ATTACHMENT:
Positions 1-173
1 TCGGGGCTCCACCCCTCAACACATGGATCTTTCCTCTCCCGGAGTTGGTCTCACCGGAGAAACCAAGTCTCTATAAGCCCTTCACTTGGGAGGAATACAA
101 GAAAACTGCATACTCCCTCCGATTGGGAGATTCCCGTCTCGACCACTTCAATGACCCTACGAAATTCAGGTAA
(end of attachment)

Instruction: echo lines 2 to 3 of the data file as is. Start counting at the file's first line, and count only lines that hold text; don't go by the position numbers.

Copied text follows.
1 TCGGGGCTCCACCCCTCAACACATGGATCTTTCCTCTCCCGGAGTTGGTCTCACCGGAGAAACCAAGTCTCTATAAGCCCTTCACTTGGGAGGAATACAA
101 GAAAACTGCATACTCCCTCCGATTGGGAGATTCCCGTCTCGACCACTTCAATGACCCTACGAAATTCAGGTAA